HERO and the indefatigable Michelle Holloway continue their exploration of the furthest reaches of the Midlands, this time bringing the recorder to the unsuspecting citizens of Bromsgrove in a short afternoon concert as part of the Bromsgrove Festival. St John’s, a very beautiful old church in the middle of town, is an ideal concert venue with mellow yet accurate acoustics.

    The afternoon kicked of with 2 lively dances by Andrew Challinger, the first a lively march tempo in C major making good use of dotted quaver – semi rhythm, and the second a Habanera – type rhythm starting with a repeated A, almost like Morse code, developing into some imaginative harmony and polyphony.

    This was followed by none other than the ‘Franz√∂sische Lustspiel-Ouverture‘ or French comedy Overture by Keler Bela, or Bela Keler [Hungarians like to spread confusion with name order and multilingual titles]. This brought back happy memories of my days with the Birmingham Concert Band, although HERO’s rendition was somewhat more delicate – in contrast to storming brass and drums the recorders gave the piece a distinctive olde-worlde steam organ touch, and I especially liked the tic-toc section with the tune in the bass.

    Paul Richards’ ‘The Imps of Lincoln‘ consists of three parts – ‘Trouble at t’Minster‘ has a sombre introduction leading to some lively syncopations, quotes from the Lincolnshire Poacher, and ends with a prolonged trill and hints of modal harmony. ‘Cathedral by Moonlight‘ starts with evocative suspensions and some imaginatively impish harmonies, continuing the sombre mood. The ‘Dance of the West Wind‘ eschews any wind effects and is a rustic jig in 6/8. Two lively and intriguing pieces by Soren Sieg followed, ‘Arrival in the Big City‘ and ‘Boat Trip‘. Sieg writes extensively for the recorder and is greatly influenced by African music and rhythm, I thought some sections were in 7/8 but my wife assures me this was not the case! A lookup on YouTube was richly rewarding.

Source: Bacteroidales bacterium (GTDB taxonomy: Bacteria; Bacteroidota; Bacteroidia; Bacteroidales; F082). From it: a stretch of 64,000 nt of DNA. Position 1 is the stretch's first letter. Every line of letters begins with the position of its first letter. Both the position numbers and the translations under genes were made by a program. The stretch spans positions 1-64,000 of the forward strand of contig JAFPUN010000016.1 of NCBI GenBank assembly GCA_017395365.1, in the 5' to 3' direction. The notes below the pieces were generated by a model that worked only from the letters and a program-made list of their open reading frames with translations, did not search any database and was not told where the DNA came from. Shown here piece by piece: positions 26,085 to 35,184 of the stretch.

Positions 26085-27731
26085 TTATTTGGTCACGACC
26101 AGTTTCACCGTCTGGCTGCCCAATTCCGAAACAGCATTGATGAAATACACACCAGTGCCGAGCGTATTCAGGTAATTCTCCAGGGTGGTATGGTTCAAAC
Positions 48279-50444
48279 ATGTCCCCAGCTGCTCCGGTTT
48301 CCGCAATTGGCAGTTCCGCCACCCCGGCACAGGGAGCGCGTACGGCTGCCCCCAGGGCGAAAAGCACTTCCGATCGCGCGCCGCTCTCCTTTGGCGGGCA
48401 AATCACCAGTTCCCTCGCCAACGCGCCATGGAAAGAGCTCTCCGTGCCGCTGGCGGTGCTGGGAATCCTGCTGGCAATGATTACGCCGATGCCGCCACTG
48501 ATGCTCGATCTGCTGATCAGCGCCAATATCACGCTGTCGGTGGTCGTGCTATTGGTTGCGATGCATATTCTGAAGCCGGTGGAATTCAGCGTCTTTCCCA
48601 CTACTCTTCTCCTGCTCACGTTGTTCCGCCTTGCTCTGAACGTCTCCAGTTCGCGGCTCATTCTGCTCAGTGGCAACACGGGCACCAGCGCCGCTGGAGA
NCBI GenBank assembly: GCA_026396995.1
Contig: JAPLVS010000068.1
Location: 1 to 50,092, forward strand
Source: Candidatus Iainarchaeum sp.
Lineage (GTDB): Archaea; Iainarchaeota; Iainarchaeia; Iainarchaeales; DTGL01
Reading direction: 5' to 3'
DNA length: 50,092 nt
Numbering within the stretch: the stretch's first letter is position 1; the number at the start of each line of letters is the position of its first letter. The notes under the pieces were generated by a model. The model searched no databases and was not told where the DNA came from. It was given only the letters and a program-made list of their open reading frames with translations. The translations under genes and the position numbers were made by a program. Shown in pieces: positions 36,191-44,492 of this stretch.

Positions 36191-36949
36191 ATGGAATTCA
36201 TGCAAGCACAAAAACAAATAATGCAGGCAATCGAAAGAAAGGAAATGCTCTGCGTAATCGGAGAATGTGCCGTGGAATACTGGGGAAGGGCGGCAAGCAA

Glen Shannon’s 2012 tone poem ‘Mountain Mosaic‘ sounded even more impressive at a second hearing, and I hope I will be forgiven for repeating my previous writeup. Starting with a majestic evocation of sunrise on solo alto, we are treated to some imaginative harmonies and counterpoint from the upper sections before the lower recorders join in. A more rhythmic passage follows and then some sombre reflections; throughout great use is made of contrasting and combining the tone colours of the different sections to illustrate mountain scenes, wildlife, streams, a town festival and finally sunset. A great piece with some ravishing melodies that makes full use of the recorder orchestra’s tonal palette.

    The concert ended with ‘Evening Rise, Spirit Come‘ – an ancient Indian shamanic folk song. In a hauntingly evocative arrangement by Irmhild Beutler, this has a chordal introduction in A minor followed by the melody over a drone. The tempo picks up with some ornamentation and development, and the melody is repeated with plain harmonies at the end. Transported to the land of the Great Plains, tepees and buffalo, I awoke to find I had won a bottle of sherry in the raffle and an agreeable evening followed a most enjoyable concert!

    Review by R. Tempest